But then I think about that twist ending. Ugh.

Rating: C-

This is an action movie that tries to be much more than that, never really succeeding. I don’t understand why movies try to be more than they are. The only reason I can think of is that The Bourne Identity movies were such a game changer for the action genre– by giving us an action movie with brains– so now every film maker is trying to piggy back off that success and a make thinking man’s action film. The Book of Eli could’ve been fun if they’d gone with the tried and true action movie blueprint of great action sequences and lots of loud bangs, but The Book of Eli spends far too much time doing exposition and not enough time blowing things up. Denzel Washington is normally great and has done action in the past when he made the brilliant Man on Fire and Training Day, but he just seems out of place here. It felt like he wasn’t really trying and was really getting bored while he filmed this movie, as was I while watching it. Gary Oldman also appears as the main villain of the piece, and he too has been much better. In saying that, Oldman is the best part about this film. It’s nice to see him being a bad guy again. The last few years have been spent as goody two shoes like James Gordon and Sirius Black, so to see him reach back into that great well of bad guy acting knowledge he has was a real treat.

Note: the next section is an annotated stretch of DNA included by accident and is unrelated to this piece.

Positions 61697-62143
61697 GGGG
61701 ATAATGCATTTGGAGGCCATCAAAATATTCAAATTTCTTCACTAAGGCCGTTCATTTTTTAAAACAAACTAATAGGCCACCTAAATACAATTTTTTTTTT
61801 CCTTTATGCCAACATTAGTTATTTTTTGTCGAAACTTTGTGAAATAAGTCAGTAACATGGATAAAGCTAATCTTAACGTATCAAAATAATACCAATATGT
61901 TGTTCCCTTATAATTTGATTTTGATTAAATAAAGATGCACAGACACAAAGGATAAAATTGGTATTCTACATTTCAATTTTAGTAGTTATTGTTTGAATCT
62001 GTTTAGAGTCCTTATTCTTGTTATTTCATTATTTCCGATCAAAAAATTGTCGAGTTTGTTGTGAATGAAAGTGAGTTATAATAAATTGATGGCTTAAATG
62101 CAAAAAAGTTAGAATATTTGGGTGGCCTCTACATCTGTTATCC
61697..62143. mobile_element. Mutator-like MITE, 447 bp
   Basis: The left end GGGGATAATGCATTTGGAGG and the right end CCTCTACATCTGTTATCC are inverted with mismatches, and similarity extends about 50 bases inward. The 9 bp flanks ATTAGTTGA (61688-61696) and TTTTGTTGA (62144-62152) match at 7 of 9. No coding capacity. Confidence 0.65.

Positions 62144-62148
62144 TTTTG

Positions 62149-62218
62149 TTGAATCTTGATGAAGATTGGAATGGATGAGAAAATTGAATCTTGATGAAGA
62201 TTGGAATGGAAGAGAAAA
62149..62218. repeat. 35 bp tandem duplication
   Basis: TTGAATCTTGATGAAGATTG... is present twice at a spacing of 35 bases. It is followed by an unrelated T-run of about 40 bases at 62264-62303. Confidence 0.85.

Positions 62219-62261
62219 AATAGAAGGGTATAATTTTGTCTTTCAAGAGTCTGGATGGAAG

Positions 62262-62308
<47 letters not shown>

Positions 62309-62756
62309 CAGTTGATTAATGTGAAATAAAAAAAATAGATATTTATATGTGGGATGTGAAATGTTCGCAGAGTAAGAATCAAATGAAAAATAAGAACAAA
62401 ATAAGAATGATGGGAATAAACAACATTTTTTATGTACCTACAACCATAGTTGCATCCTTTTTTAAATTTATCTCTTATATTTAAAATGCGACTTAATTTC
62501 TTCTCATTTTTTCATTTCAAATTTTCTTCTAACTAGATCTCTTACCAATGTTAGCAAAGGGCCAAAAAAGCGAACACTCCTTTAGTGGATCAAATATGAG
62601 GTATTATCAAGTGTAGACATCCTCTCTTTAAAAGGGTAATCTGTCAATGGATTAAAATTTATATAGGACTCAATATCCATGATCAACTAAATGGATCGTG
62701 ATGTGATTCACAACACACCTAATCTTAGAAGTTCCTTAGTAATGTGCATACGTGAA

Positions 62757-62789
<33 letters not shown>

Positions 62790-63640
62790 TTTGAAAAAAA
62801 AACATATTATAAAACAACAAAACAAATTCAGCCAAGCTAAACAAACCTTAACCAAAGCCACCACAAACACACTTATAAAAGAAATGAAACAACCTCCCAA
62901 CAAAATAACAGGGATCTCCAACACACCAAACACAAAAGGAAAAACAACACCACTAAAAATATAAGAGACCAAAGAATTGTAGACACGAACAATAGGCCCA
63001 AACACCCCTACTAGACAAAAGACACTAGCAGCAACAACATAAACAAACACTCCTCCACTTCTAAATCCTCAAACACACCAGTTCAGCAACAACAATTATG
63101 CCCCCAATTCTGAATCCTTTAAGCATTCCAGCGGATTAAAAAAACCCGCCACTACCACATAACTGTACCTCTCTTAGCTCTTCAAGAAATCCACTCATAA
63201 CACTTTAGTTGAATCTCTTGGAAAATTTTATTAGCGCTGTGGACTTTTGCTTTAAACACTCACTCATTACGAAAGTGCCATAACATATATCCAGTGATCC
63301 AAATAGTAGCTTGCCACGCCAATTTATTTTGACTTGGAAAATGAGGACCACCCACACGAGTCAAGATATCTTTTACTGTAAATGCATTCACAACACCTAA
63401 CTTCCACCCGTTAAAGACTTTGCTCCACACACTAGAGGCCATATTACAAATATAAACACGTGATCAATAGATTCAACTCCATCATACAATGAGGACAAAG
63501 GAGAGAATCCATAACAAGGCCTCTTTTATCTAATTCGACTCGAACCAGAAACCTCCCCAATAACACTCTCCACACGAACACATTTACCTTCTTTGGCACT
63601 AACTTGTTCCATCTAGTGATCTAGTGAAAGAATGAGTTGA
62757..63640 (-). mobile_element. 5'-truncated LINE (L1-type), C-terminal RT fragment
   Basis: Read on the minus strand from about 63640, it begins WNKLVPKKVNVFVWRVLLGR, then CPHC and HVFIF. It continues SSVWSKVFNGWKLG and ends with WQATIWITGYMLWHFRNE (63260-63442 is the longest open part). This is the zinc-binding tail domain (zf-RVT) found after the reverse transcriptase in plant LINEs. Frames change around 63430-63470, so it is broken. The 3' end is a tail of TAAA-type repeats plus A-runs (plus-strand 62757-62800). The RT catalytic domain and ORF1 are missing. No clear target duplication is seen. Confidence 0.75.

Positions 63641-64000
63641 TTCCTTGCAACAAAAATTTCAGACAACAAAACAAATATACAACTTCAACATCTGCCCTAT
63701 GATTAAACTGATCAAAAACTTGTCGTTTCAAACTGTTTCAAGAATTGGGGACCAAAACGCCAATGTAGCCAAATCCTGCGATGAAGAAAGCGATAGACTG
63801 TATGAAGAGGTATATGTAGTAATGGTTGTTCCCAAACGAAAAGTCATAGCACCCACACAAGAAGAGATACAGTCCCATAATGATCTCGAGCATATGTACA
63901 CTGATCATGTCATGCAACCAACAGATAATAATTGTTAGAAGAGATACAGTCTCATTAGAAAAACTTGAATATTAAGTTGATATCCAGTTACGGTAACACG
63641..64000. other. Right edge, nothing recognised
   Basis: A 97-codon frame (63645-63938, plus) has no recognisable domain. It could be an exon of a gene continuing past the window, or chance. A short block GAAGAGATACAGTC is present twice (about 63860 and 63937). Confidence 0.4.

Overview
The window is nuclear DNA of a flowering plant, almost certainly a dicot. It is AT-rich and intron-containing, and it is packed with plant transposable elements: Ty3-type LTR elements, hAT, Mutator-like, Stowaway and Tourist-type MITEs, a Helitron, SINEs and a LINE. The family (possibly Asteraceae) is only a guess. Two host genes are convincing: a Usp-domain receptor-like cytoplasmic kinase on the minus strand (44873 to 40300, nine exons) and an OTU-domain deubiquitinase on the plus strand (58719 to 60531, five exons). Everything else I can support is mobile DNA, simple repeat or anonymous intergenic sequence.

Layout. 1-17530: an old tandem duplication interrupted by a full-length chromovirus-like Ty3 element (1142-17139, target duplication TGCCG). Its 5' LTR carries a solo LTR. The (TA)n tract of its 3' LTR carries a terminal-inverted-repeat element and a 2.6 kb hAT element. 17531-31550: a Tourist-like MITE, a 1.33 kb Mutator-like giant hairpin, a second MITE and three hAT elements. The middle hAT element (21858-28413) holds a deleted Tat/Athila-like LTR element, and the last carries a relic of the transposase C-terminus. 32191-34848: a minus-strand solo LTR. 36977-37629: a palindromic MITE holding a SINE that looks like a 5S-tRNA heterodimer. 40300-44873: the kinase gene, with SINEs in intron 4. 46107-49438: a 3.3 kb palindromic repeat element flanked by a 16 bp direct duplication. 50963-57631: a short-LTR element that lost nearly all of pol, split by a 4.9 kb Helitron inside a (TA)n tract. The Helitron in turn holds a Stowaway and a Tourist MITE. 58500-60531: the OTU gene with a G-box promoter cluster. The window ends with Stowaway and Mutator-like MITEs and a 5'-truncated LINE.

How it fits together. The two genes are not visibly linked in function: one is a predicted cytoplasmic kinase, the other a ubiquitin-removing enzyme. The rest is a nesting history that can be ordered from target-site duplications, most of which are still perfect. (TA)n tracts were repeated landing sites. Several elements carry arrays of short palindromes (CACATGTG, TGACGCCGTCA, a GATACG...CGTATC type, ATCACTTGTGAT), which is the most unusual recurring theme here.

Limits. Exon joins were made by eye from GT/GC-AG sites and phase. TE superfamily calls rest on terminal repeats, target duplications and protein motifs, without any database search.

The Book of Eli is set in a post apocalyptic world. They don’t go into too much detail about what happened. There is talk of a nuclear explosion a few years back, but they don’t delve too far into that. The point is that the world is screwed now. Denzel plays Eli, a loner who is travelling across country, hoping to get to the West Coast of the USA so he can deliver a book that a voice told him to find and to protect with his life on his journey to San Francisco. It’s not really explained what the book is until the very end, although it is hinted at throughout the film. Gary Oldman’s character, Carnegie, is in charge of a small town that also hopes to acquire this book as he believes it will lead to their salvation. When Eli passes through Carnegie’s town, they battle it out to get the book that Eli needs to protect. Mila Kunis also appears as a young girl who gets caught up in the action. Her character was a bit boring. She really could’ve been played by anyone. Kunis doesn’t add much to the role and she has been much better.

This was a strange movie to watch. The colours used on screen are very grey. Sometimes it feels like the picture is in black and white. The action scenes are quite good, when they turn up. Most of the movie though, is spent explaining why this book is so important and how mysterious Denzel’s character is. I did like the twist at the end, but getting to that point in the film was so tiresome. I expect more from Denzel and Gary Oldman.

Rating: D+

One thought on “The Book of Eli (2010)

  1. Pingback: Dogma (1999) | From The Abyss to Zoolander